Iser is, of course, referring to Dec. 7, 1941, the date the Japanese attacked the American naval base in Pearl Harbor, Hawaii, claiming the lives of more than 2,400 American servicepeople. For the majority of Americans, born after or too young to remember the events, Dec. 7, at best, represents an abstract historical date, and at worst, a day indistinguishable from the rest.

In fact, the way that some Americans tend to cope with commemoration dates by celebrating them as vacation days – such as Martin Luther King Jr. Day or Presidents Day – influenced Shir Ami-Bucks County Jewish Congregation's decision not to shut down for the day.

"If you don't have school that day, then all it becomes is a day you don't have school," said Hilary Leboff, the Newtown synagogue's executive director. "Our policy is to just treat it as any other day. Everybody says you don't want [the terrorists] to think they have won. Once you stop living your life normally, they have won."

Perhaps the ultimate barometer to gauge whether the date has been normalized is whether or not couples are willing to be wed on Sept. 11 – and have that as their anniversary date. Last year, when Sept. 11 fell on a Saturday, a couple did tie the knot at the Ritz-Carlton. This year, there are no Sunday wedding plans – odd for a prime weekend in early fall – though three wedding brunches are on the docket.

Neither are any Sept. 11 weddings scheduled at the Radisson Plaza Warwick Hotel or the Four Seasons, but Judith Dumrauf, regional director of hotel marketing for the Four Seasons, doesn't think that necessarily means couples refuse to marry on that date. "Saturday is still the prime night for a wedding," she said, as it was last year.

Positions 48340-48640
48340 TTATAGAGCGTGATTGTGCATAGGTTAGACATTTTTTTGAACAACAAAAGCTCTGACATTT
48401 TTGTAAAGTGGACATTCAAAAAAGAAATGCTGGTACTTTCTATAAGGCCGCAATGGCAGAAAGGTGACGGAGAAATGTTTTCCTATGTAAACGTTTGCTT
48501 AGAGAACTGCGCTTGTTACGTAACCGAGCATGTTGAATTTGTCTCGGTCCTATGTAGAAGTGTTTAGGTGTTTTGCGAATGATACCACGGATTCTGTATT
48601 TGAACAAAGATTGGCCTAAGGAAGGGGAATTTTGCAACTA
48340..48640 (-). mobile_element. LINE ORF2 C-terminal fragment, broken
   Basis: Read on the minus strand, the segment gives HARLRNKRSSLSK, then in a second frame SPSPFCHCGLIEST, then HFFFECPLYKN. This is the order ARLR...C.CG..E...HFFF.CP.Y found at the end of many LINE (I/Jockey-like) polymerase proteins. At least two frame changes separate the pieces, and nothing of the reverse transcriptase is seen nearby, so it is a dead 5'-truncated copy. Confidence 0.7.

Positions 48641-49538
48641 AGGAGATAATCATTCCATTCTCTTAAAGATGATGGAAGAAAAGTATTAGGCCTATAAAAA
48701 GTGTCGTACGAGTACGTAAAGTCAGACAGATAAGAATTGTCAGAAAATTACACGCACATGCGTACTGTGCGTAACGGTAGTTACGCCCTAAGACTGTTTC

Carol and Sam Finkelstein are among those fated to mark a happy occasion on the same date as one of the nation's greatest calamities. For the Edgemont couple, Sunday will be more about celebrating their granddaughter's fourth birthday than about dwelling over what happened on the day she was born.

"We are very happy because of her birthday," said 64-year-old Carol Finkelstein, who on Sunday will be in North Carolina for her granddaughter Kyra's party. "It's unfortunate her birthday will always be remembered for what happened. For me, every year it gets a little easier, but for people who lost loved ones, the day will always be difficult."

But it would be a mistake to believe that only those most directly affected by the terrorist attacks have trouble coping with the anniversary, according to Center City psychologist Joanne Perilstein, who explained that psychologists often treat something simply known as an "Anniversary Reaction."

"This happens whenever people have a serious emotional loss," said Perilstein, who also serves as the president of Congregation Leyv Ha-Ir, Heart of the City. "There may be a natural upwelling of emotion. With Sept. 11, there is a national awareness, rather than an individual awareness."

The fourth anniversary may also be made more difficult because of the devastation caused by Hurricane Katrina.

"As Americans, we like to feel that we are invulnerable," she said. "Sept. 11 really blew us away. And now, we have this business in Louisiana, where a whole city has been ruined. Our distorted belief that we are invulnerable has really taken a knock."